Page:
- PhD, Political Science, MIT
- Research interests: Intelligence, Strategy, Foreign Policy
SIS-653 Topics in U.S. Foreign Policy: Nat'l Security in Cyberspace
SIS-899 Doctoral Dissertation
SISU-330 Topics in Foreign Pol/Natl Sec: Intelligence & Nat'l Security
SIS-801 Schools of Thought in IR
SIS-899 Doctoral Dissertation
SISU-330 Topics in Foreign Pol/Natl Sec: Technology and War
Chaos Reconsidered: The Liberal Order and the Future of International Politics, co-editor (Columbia University Press, 2023).
Chaos in the Liberal Order: The Trump Presidency and International Politics in the 21st Century, co-editor (Columbia University Press, 2018).
Fixing the Facts: National Security and the Politics of Intelligence (Cornell University Press, 2011). Winner of the Furniss Award and the International Security Studies Book Award (International Studies Association).
“Strategy and Grand Strategy in New Domains,” in Hal Brands, ed., New Makers of Modern Strategy (Princeton University Press, 2023).
"The Elements of an Intelligence Contest," in Robert Chesney and Max Smeets, eds., Deter, Disrupt, or Decieve? Assessing Cyber Conflict as an Intelilgence Contest (Georgetown University Press, 2023.)
"Spies as Agents of Peace," in Kurt Almqvist, Alastair Benn, and Mattias Hessérus, eds., Man and Technology: How Humanity Thrives in a Changing World (Bokförlaget Stolpe, 2022)
“Intelligence and Grand Strategy,” in Ronald R. Krebs and Thierry Balzacq, eds., The Oxford Handbook of Grand Strategy (Oxford University Press, 2021).
“Warfighting and Cyberspace,” in Emily Goldman, Michael Warner, and Jacquelyn Schneider,eds. Ten Years In: Implementing Strategic Approaches to Cyberspace (Naval War College, Newport Papers, 2021).
“What is an Intelligence Contest?” Texas National Security Review, Vol 3, No. 4 (2020).
"Strategy and the Surge," in Engel et al, The Last Card: Inside George W. Bush's Decision to Surge in Iraq (Cornell University Press, 2019).
“A Long War in the East: Doctrine, Diplomacy, and the Prospects for Protracted U.S.-China Conflict,” Diplomacy & Statecraft, Vol. 29, No. 1 (2018).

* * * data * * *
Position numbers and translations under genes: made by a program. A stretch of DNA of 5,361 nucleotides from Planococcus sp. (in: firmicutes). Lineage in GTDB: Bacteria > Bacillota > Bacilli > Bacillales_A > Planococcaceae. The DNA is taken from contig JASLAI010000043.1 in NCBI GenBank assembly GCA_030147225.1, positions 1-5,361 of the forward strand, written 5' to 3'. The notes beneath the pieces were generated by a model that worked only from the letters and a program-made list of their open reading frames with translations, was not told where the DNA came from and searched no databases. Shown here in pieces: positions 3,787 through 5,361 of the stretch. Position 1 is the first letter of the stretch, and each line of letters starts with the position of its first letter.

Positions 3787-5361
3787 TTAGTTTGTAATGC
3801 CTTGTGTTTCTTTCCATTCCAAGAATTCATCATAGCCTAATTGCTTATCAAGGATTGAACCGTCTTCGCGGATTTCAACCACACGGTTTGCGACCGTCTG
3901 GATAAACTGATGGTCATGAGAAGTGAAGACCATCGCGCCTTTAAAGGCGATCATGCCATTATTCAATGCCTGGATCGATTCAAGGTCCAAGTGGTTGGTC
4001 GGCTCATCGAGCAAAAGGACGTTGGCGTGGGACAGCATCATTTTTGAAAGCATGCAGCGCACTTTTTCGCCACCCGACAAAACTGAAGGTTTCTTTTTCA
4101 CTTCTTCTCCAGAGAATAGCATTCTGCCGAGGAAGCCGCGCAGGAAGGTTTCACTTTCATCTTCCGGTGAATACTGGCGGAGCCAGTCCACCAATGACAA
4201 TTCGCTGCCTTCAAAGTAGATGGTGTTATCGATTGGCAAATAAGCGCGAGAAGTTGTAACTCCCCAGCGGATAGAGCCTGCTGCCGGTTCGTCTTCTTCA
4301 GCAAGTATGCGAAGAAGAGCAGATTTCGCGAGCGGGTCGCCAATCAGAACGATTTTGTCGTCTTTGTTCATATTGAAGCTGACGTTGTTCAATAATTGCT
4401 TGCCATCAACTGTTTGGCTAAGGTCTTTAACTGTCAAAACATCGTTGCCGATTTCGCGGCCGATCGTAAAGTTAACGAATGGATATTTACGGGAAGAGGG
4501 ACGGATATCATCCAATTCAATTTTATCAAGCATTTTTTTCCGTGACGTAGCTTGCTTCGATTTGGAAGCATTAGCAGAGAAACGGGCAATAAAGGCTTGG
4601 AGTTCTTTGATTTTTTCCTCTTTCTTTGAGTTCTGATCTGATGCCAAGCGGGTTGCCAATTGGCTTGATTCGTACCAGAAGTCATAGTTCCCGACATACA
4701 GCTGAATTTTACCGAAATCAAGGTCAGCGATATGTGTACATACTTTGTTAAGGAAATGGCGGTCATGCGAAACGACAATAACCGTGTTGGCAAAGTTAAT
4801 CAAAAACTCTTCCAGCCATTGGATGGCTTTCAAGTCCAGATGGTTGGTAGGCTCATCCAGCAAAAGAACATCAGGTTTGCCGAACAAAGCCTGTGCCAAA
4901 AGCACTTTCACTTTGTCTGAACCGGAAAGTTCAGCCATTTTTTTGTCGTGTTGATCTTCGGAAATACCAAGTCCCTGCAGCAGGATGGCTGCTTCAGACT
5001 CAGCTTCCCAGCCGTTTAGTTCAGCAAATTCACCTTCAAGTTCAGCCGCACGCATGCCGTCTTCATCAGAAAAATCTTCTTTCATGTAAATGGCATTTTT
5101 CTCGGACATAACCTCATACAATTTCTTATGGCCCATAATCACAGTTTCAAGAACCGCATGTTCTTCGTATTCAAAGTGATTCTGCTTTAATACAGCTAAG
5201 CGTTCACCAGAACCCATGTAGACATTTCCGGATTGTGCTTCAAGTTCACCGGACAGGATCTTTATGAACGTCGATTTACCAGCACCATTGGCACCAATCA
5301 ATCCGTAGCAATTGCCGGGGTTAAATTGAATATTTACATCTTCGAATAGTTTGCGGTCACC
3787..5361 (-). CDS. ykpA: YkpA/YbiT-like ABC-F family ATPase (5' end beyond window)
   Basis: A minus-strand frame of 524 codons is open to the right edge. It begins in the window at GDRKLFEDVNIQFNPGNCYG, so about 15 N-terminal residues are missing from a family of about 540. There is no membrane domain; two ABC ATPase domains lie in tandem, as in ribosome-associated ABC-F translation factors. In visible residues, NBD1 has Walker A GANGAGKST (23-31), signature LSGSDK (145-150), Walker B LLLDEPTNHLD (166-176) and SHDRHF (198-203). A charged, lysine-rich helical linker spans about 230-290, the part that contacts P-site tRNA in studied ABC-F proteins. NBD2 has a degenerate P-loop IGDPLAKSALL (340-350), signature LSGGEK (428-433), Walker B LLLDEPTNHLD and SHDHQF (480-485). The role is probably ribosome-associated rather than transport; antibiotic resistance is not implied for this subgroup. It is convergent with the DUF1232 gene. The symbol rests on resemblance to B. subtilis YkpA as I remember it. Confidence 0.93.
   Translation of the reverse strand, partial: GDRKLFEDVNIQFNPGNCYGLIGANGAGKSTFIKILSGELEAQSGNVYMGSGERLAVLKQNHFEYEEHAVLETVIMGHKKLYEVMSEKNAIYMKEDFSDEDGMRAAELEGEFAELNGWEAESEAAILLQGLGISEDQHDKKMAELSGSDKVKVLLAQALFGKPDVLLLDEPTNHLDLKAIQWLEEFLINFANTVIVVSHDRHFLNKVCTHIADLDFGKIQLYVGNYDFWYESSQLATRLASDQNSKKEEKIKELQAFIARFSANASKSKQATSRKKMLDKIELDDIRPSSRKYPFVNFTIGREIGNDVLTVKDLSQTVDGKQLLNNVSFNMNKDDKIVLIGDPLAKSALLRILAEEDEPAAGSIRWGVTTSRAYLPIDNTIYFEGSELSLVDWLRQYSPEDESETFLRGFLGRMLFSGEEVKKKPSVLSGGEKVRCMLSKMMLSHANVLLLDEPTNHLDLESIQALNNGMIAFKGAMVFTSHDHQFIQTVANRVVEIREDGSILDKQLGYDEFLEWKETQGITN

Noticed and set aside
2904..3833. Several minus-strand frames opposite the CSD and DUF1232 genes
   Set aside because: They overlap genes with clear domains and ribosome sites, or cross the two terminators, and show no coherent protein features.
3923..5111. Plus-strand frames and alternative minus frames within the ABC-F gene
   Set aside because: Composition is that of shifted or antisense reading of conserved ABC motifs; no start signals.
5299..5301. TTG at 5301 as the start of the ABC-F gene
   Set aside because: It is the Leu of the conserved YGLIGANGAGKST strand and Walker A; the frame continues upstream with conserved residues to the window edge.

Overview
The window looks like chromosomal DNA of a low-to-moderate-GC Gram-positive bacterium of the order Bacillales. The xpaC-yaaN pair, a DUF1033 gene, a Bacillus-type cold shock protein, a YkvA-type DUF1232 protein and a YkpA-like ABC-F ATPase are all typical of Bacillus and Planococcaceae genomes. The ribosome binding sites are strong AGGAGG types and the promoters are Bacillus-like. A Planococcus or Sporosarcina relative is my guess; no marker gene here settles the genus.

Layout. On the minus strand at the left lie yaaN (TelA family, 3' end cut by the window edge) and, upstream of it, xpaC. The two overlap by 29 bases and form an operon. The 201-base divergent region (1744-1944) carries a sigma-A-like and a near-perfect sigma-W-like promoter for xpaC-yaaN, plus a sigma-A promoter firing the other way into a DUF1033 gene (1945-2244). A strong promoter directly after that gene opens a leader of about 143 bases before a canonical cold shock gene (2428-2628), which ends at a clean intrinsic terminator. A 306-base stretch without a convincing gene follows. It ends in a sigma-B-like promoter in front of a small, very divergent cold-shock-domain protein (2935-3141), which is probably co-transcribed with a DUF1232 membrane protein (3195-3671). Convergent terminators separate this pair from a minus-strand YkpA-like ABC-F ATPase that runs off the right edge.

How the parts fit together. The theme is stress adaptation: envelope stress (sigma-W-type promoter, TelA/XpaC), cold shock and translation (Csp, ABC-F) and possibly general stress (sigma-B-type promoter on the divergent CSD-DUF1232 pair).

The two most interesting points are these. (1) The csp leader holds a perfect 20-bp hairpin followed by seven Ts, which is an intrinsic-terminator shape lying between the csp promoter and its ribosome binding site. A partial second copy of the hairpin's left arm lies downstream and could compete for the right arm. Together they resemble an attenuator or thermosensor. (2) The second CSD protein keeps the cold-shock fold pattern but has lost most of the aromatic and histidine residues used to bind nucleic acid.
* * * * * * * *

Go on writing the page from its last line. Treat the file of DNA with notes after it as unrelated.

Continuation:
"Does the Internet Need a Hegemon?" with Tyler Moore, Journal of Global Security Studies, Vol. 2, No. 3 (2017).
"Two Kinds of Catastrophe: Nuclear Escalation and Protracted War in Asia," Journal of Strategic Studies, Vol. 40, No. 5 (2017).
"Hegemony, Force Posture, and the Provision of Public Goods: The Once and Future Role of Outside Powers in Securing Persian Gulf Oil," with Caitlin Talmadge, Security Studies, Vol. 23, No. 3 (2014).
"Intelligence in the Twitter Age" International Journal of Intelligence and Counterintelligence, Vol. 26, No. 2 (2013).
"Is Politicization Ever a Good Thing?" Intelligence and National Security, Vol. 23, No. 1 (2013).
"After Proliferation: Deterrence Theory and Emerging Nuclear Powers," in Yoshihara and Holmes, eds., Strategy in the Second Nuclear Age: Power, Ambition, and the Ultimate Weapon (Georgetown University Press, 2012).
Area of Expertise
Intelligence, military strategy, American foreign policy
Joshua Rovner, associate professor in the School of International Service, is the author of Fixing the Facts: National Security and the Politics of Intelligence (Cornell University Press, 2011); and the co-editor of Chaos in the Liberal Order: The Trump Presidency and International Politics in the 21st Century (Columbia University Press, 2018); and Chaos Reconsidered: The Liberal Order and the Future of International Politics (Columbia University Press, 2023). In addition to many articles and book chapters on intelligence and strategy, he writes a regular column for War on the Rocks, and serves as associate editor of the Texas National Security Review. In 2018 and 2019, he served as Scholar-in-Residence at the National Security Agency and U.S. Cyber Command.